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Civic heraldry of the United Kingdom
BLACKBURN (rural district council)
Arms : Or a Lion rampant Purpure armed and langued Vert on a Chief wavy of the last a Bee volant between two Fusils Gold.
Crest : On a Wreath of the Colours out of a Mural Crown Or charged with three Roses Gules barbed and seeded proper a Mount Vert thereon a Cow statant guardant Argent.
Motto: 'SERVA FIDEM' - Keep faith.
The arms were officially granted on February 23, 1955.
The shield is largely composed of the arms of the de Lacy family, Lords of Blackburnshire and of the Honour of Clitheroe in the 13th century, who bore a purple lion an a gold ground. Most of the manors and lands in the district were held by them or families connected to them - The Balderstones, Talbots and the Liveseys. The wavy line denotes the River Ribble, which forms the northern boundary. The green chief represents the rural land and agricultural character of the district, the bee represents industry in general and the fusils the cotton industry in particular. The fusil is an heraldic conventionalised spindle and are here coloured gold for prosperity. The fusils are also reminiscent of the emblems in the arms of the County Borough of Blackburn , for the distinguished local Fielden family. The bee also, as in the County Borough arms, gives the initial of the name.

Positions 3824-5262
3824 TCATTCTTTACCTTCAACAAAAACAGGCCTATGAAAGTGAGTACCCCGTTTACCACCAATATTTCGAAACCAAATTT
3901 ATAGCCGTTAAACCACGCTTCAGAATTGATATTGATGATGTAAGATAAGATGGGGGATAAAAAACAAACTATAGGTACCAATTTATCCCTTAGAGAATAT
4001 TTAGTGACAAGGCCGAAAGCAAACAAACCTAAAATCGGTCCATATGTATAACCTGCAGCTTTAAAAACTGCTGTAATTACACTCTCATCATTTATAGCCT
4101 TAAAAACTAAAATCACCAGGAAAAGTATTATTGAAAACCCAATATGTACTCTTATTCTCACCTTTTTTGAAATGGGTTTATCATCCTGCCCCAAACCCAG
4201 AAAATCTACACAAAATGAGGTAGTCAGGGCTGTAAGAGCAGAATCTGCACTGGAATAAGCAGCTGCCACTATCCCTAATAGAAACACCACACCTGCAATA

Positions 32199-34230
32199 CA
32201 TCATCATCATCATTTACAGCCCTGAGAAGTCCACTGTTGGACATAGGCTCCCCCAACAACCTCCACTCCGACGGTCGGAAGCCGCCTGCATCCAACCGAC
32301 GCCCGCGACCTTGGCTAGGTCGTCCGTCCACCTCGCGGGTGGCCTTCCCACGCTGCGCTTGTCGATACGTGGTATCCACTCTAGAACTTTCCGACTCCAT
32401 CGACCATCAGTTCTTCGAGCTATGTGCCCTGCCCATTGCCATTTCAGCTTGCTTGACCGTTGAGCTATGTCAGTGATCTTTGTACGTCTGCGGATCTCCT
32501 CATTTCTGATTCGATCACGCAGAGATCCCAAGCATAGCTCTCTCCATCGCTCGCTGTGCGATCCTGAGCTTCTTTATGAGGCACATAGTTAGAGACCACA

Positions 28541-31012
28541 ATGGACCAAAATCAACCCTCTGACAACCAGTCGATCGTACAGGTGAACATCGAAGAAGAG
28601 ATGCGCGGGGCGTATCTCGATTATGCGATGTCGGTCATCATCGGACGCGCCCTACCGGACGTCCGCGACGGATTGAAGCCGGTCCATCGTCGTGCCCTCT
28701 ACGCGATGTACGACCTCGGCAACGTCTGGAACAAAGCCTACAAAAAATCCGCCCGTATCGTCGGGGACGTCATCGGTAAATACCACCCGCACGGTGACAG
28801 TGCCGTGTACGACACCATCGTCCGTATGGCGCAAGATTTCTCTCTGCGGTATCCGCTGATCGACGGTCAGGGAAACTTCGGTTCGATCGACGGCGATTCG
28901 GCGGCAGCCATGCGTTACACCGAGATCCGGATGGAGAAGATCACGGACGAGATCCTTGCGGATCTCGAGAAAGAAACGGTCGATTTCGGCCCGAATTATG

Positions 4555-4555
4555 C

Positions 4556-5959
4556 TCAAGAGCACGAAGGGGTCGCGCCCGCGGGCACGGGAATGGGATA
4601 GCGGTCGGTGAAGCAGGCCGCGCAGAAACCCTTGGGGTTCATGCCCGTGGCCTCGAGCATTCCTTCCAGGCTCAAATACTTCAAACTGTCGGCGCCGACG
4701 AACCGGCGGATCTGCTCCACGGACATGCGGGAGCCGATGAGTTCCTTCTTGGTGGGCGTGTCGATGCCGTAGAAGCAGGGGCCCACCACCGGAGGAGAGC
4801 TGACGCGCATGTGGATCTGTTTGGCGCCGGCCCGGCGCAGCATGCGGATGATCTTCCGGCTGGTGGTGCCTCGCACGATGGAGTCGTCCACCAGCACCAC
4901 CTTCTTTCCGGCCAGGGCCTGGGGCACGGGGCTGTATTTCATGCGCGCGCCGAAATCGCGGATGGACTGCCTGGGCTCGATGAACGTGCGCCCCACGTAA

The crest-wreath and mantling are in the de Lacy colours of gold and purple. Upon the wreath stands a mural or walled crown, a symbol of local authority, and an incidental reference to the local brick industry. It is of gold and is charged with the three red roses from the County arms. Within the crown is a mound of grass, and thereon a white cow for the famous strain which used to roam wild in the area, and also for the very important stock raising and dairy farming.
The motto is that of a local family, the Gerstanes of Tockholes. The scroll itself may be taken as a reference to the paper industry.
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